Global Game Industry News Blog

Monday, March 19, 2007

The Power of the "Enthusiast Press"

This story began to unfold about the time I was getting stuck in a snow storm in Iowa, from which I returned and immediately left again for San Francisco and the Game Developer's Conference (GDC).

It's actually fairly impressive that Kotaku was able to pull this move, and in many respects demonstrates how the enthusiast press surrounding the gaming industry is able to exert its force not in any direct kind of way, but based upon the networks they've managed to build amongst readers, other news organizations, and other enthusiast press outlets. Kotaku is of course one of only many of these sites, but it has an impressive readership, and has also managed to get themselves well inserted.

This particular controversy is interesting. While I'm not in the business of locating rumors which to speak on, I am in the business of having a whole lot of information about where companies are going. Thank goodness I'm covered by NDA's most of the time, and I have no real interest in publishing right now everything I think I know about what's going on, which might be wrong anyway.

It's impressive what many of these organizations are able to find out about the inner workings of companies, but even more interesting the amount of respect that they are able to garner from both gamers and game developers alike.

GDC was peculiar in many ways, because there were almost two "tracks" of people who were visiting. One was the developers, and the other the press. Two very different interests, and I suspect that with the demise of E3, you're going to see a widening of the press tracks at GDC. I can only wonder what this will do for the folks interested in making games.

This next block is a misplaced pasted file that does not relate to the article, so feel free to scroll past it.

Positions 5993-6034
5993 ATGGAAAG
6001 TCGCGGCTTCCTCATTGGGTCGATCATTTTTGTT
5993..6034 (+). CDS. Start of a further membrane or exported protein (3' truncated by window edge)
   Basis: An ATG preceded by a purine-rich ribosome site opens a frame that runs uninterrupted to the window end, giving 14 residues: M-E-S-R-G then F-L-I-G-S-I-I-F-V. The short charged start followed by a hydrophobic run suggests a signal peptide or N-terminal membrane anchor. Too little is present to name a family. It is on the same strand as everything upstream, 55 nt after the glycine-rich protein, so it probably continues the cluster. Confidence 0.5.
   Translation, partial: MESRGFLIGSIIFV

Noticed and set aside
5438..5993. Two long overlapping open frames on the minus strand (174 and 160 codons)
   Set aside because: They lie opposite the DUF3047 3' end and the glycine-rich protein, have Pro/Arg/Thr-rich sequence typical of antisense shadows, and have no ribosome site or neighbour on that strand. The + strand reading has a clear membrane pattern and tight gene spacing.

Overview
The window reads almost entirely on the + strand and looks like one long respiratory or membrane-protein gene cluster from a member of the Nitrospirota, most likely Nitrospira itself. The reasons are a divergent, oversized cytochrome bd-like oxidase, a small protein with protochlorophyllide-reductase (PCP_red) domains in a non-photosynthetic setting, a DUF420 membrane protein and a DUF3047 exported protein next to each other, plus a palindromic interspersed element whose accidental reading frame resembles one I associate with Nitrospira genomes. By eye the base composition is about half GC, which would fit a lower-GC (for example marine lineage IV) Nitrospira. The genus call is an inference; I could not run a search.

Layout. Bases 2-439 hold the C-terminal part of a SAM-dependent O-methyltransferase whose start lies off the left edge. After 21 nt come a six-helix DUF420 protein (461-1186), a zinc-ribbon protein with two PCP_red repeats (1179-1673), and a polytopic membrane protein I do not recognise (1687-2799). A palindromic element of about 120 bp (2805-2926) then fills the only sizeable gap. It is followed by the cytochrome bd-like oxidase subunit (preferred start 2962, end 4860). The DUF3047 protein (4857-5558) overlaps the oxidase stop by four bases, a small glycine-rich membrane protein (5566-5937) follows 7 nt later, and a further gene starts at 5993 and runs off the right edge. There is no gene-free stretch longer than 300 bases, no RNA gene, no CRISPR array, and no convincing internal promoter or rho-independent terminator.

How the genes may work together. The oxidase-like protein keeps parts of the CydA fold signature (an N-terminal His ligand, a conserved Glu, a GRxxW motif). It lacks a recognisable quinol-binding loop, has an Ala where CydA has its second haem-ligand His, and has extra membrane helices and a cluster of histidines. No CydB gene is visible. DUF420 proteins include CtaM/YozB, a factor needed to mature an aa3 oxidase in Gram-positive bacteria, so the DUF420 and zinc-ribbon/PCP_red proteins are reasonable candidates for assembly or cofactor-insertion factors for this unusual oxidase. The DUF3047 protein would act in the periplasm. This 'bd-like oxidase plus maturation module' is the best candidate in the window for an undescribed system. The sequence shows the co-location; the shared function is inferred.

Sony and Kotaku Make-Up
First, I have to say thank you to all of the websites, newspapers, magazines, people who were so quick to come to our defense and supported our decision to stand by our story.

Second, I want to thank Dave Karraker, head of SCEA PR, who was big enough to call me and talk the whole thing through after this exploded.

He told me his take on the story and his frustrations and I told him mine, in the end we agreed to disagree on some level, but also decided that our readers and gamers in general would be best served if Sony and Kotaku could still play nicely together.

Sony Blackballs Kotaku (UPDATED)
The Playstation Home, we reported, would be an intriguing blending of the Mii and achievements, allowing gamers to create a virtual world for customized avatars and then decorate that space with items unlocked through game play.
Sony's decision is disappointing, not because of what it means to Kotaku, but because of what it means to the industry.

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